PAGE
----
Spice Up Your Cooking Life...with Sex

Chow on 05.23.11
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In a recent article on Slate, Michael Ruhlman argues that we could and should be cooking more, and also having more sex.  At the same time.

The article is actually an excerpt from Ruhlman's new book, A Man with a Pan: Culinary Adventures for Fathers who Cook for their Families.  In the piece, the author starts off with a recipe for roast chicken which, while quite basic, includes a step not found in most conventional cookbooks. While the bird is in the oven, the cook and his or her partner are encouraged to make sweet love as the aroma of sizzling poultry permeates the boudoir.

The author transitions from a cheeky chicken recipe into a serious treatise on the importance of couples with kids making time for intimacy. In addition to the roast chicken/nookie combo, he recommends taking a long weekday lunch a couple times a month that includes enough time for a leisurely nooner.  

I have to say that, in theory, I'm all for this kind of multi-tasking.  It strikes a balance between practical and decadent that really appeals to my sense of harmony.

But in terms of the real possibility of following his recommendations?  I'm skeptical that many of us could find time for such luxury.  As a stay-at-home dad of twin toddlers, if I could actually get it together to get something into the oven while the kids were napping, and if my wife were somehow home from work during that period, I would still need the roasting time to recover from the previous period of wakefulness, and prepare for the next one.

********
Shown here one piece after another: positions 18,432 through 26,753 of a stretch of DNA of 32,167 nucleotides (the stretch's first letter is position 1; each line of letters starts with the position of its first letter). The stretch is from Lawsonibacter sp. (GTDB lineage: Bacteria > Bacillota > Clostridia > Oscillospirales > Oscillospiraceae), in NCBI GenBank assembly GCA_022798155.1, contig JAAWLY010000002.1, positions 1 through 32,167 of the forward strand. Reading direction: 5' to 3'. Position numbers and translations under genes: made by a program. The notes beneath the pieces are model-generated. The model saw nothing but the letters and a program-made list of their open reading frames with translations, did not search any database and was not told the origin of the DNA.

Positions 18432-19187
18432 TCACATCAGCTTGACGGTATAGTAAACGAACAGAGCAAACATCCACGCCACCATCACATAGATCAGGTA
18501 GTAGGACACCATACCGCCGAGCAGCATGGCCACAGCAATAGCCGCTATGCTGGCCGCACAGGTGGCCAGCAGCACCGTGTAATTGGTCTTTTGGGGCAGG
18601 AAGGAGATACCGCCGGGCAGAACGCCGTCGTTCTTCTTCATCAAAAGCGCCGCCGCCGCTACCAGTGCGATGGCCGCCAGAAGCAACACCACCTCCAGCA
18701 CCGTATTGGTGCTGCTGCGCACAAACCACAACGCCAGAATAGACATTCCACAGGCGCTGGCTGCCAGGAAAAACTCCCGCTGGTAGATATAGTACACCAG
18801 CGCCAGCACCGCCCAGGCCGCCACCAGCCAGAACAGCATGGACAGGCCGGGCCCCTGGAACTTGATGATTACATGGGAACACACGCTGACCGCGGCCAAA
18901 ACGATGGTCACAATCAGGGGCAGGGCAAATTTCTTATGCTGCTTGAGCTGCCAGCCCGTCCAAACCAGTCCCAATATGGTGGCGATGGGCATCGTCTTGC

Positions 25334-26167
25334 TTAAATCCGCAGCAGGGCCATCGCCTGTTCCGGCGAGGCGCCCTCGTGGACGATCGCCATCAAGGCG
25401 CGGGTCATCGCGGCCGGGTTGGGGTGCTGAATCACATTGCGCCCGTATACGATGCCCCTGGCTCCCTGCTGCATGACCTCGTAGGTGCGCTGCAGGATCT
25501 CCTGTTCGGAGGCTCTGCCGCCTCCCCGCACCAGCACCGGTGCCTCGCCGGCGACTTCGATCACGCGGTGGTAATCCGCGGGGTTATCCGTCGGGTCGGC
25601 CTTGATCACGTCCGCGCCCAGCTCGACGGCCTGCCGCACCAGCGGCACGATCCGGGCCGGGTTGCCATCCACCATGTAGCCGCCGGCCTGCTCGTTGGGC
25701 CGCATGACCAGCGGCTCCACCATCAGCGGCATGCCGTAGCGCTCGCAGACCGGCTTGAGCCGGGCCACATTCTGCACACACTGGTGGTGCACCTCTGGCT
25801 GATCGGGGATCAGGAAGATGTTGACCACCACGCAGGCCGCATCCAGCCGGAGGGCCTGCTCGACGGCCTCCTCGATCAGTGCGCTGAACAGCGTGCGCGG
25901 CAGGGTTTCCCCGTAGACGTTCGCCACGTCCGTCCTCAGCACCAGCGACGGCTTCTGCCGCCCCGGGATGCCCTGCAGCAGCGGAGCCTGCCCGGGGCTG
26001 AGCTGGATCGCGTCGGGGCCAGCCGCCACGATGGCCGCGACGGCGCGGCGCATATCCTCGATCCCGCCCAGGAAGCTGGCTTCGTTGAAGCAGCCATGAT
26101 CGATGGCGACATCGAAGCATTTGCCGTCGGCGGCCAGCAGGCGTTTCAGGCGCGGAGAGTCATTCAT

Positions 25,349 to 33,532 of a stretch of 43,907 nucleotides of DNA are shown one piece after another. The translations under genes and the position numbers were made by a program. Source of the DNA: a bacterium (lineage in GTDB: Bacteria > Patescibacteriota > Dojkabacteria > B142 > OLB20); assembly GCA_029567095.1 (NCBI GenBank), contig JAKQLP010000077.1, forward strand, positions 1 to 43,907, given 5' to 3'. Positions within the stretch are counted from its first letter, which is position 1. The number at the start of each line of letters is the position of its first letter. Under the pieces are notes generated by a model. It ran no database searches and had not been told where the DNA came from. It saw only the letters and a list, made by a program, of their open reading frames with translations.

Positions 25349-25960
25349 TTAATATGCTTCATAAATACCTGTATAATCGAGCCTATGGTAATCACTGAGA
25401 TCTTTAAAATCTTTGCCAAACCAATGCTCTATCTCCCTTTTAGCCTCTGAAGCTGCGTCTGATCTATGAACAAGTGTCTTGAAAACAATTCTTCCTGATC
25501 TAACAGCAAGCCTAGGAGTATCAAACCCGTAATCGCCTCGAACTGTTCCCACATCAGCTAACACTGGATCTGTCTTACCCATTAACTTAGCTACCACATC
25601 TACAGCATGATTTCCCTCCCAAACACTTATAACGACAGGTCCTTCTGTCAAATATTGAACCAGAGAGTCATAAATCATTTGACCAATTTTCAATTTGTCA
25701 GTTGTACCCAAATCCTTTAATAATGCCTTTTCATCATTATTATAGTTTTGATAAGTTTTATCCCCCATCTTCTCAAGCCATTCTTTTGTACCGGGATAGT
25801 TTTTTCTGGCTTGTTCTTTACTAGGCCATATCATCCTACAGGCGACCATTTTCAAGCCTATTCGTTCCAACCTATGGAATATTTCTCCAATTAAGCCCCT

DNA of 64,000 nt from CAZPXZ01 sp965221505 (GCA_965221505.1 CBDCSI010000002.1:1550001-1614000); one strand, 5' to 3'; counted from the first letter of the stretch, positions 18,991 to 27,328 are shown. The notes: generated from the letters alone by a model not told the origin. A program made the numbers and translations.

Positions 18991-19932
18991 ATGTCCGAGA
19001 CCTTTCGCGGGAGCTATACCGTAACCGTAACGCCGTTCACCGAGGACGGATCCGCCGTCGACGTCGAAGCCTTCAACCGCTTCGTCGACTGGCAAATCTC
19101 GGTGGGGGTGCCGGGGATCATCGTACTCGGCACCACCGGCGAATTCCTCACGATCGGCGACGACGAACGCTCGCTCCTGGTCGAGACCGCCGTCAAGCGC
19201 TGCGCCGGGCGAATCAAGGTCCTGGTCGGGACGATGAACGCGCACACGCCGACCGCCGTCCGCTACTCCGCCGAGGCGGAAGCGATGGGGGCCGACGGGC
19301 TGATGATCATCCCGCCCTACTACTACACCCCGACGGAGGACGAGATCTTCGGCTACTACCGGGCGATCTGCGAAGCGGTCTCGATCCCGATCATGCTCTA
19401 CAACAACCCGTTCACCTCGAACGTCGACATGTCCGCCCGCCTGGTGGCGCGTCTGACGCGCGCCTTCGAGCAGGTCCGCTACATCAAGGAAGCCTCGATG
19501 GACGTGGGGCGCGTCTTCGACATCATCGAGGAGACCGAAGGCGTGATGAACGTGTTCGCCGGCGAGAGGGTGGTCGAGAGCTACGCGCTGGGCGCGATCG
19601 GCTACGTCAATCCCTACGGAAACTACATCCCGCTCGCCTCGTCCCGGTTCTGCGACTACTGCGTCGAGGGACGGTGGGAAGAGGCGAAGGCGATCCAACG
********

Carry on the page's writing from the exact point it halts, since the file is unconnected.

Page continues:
Ruhlman does stipulate that he's suggesting the simultaneous roasting/sexy-time and extended lunch tryst for couples whose kids are regularly occupied outside of the house.  But still--my friends with older kids seem to be even busier than we are, what with all the shuttling around of their kids to their extracurricular activities.  And as for the delicious lunchtime romp?  Who has a job that would allow for a 3-hour break in the middle of the day? 

It seems to me that Ruhlman is essentially exhorting us to push the mundane chores and responsibilities of the parenting life to the back burner every once in a while to make time for romance.  That's sound, if commonplace, advice.  But as with most articles that tell me what I should be doing with the time that I am apparently wasting by--I don't know--staring at a chicken as it roasts, this one made me bristle just slightly, but mostly roll my eyes.

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